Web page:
Welcome to Part III of the ManageWP Story — a series of posts that will tell the ManageWP story from its humble beginnings right up to present day.
Part II finished with me feeling a mixture of pride in my progress to date and frustration with not yet having created something really groundbreaking. I had built a successful business and even had a small team around me, but my heart wasn’t truly in WordPress website development. I knew that I wanted to take a step beyond.
So how did I change my fortunes? Read on to find out!
Premium Plugin Development
WordPress plugin development was something that came naturally to me and by 2010 I already had some major successes — both free and premium.
In 2008 I released a free plugin called SEO Smart Links. It was yet another example of functionality that I personally wished for but could not find in the existing WordPress.org plugins repository. The plugin quickly became popular with 200,000 downloads after two years. At that point I was swamped with support requests (over a hundred emails per day) — not helped by the fact that the plugin was a little buggy. I knew that I had to completely rewrite the plugin but I couldn’t really justify spending so much more time on it without some kind of financial return. As much as I love free plugin development, I needed to pay my bills!
So I decided to go premium. The free version of SEO Smart Links remained on the WordPress.org plugins repository, but in December 2010 I released a more fully featured, fully supported and bug-free version via my blog. As I detailed in this blog post, it went on to make over $100,000 in bit more than a year (and is still going strong).
SEO Smart Link’s success was largely down to the huge number of free plugins that I had in circulation — all of which linked to my premium offering. All of the hard work I had put into developing plugins free of charge was really starting to pay off.
Around the same time I developed a plugin for the popular Firefox browser called SEO Doctor. Although this was free, I now had a means of driving users to a product that they would buy. This was one of the reasons why I decided to keep the hugely popular Smart YouTube plugin free of charge — not only could I offer WordPress users a great plugin at no cost, I could make money from those who were kind enough to go on to buy SEO Smart Links.
The Next Step
I am hugely grateful for the opportunities that cropped up as a result of my free plugin development. Although I took the initiative in creating a premium plugin, it was the audience of existing free plugin users that dictated its success. My policy of creating plugins that filled gaps in functionality that I wanted to see filled was really starting to pay off.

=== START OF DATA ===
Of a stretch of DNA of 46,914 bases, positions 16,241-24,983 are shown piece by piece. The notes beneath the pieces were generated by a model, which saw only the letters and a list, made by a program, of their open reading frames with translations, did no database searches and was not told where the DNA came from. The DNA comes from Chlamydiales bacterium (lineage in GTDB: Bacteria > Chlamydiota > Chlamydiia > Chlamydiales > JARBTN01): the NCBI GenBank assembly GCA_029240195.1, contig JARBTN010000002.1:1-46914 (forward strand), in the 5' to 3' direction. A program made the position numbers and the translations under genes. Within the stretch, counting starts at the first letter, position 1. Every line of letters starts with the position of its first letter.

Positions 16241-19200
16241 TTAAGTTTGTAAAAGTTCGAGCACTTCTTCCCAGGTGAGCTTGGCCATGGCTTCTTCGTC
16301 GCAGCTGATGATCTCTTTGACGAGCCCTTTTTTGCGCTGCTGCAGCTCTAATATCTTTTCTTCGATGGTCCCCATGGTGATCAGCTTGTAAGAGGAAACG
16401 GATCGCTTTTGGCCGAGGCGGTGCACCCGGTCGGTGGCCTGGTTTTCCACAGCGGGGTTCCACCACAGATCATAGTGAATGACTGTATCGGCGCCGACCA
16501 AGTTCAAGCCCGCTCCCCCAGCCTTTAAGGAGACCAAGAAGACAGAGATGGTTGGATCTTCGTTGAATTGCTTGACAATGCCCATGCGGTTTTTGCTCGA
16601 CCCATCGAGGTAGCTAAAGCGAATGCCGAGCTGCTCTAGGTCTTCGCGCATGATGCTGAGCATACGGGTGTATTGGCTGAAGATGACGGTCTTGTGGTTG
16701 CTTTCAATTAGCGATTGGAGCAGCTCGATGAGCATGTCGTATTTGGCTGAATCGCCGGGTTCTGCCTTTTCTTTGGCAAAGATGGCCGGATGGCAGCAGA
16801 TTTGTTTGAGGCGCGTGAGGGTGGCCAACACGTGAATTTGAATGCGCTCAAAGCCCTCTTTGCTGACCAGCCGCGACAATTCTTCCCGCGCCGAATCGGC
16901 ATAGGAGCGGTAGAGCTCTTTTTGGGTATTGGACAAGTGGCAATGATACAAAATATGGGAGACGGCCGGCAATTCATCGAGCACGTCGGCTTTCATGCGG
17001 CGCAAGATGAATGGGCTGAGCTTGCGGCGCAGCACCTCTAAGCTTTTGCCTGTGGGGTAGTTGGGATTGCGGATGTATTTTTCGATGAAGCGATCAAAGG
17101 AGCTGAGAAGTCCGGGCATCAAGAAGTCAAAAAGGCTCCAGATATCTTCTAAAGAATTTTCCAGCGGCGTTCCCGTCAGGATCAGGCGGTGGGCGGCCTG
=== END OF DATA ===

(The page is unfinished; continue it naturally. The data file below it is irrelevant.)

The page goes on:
As such, it only seemed sensible that my next project should follow the same tack. And although I didn’t realize it immediately, what was initially just another idea to make the running of my business easier would turn into something huge.
By 2010 my WordPress website development business was managing well over thirty websites. This was a nightmare, and the ManageWP concept was borne out of my frustration. It took but a moment for me to see how useful such a product could be for a huge variety of people and businesses — from bloggers, to web development agencies, to internet marketers and SEO agencies.
Whilst I loved the idea I didn’t start working on it fulltime straight away. After all, my business needed income to function, and the ManageWP idea wouldn’t be a money-maker for some time. For a year or so the idea developed and began to take shape as my team continued to work on WordPress website development.
However, in 2011 I couldn’t hold back any longer — we took the leap. I thought the product had huge potential and was massively scalable (unlike website development). So we started work in earnest and before long had a team of six people working on it exclusively. The beta version of the product grew through that year and I felt us getting closer and closer to a point at which we could launch officially.
Looking Forward to the Launch
By the end of 2011 ManageWP was managing over 100,000 websites. The beta period of development had been enormously productive in helping us to develop a product that the end user found truly invaluable. Although we had already come so far, we knew there was a long way to go.
In eighteen short months my team and I had taken an idea and turned it into a real product that was helping literally thousands of people. I was excited about ManageWP’s prospects and couldn’t wait to take it to the next level. But the next level was a huge step — an official launch. As 2012 loomed I knew that we had a lot of work on our hands. Although I felt that we were on the cusp of something big, at the time I couldn’t imagine what was waiting for us just around the corner.
The ManageWP Story Series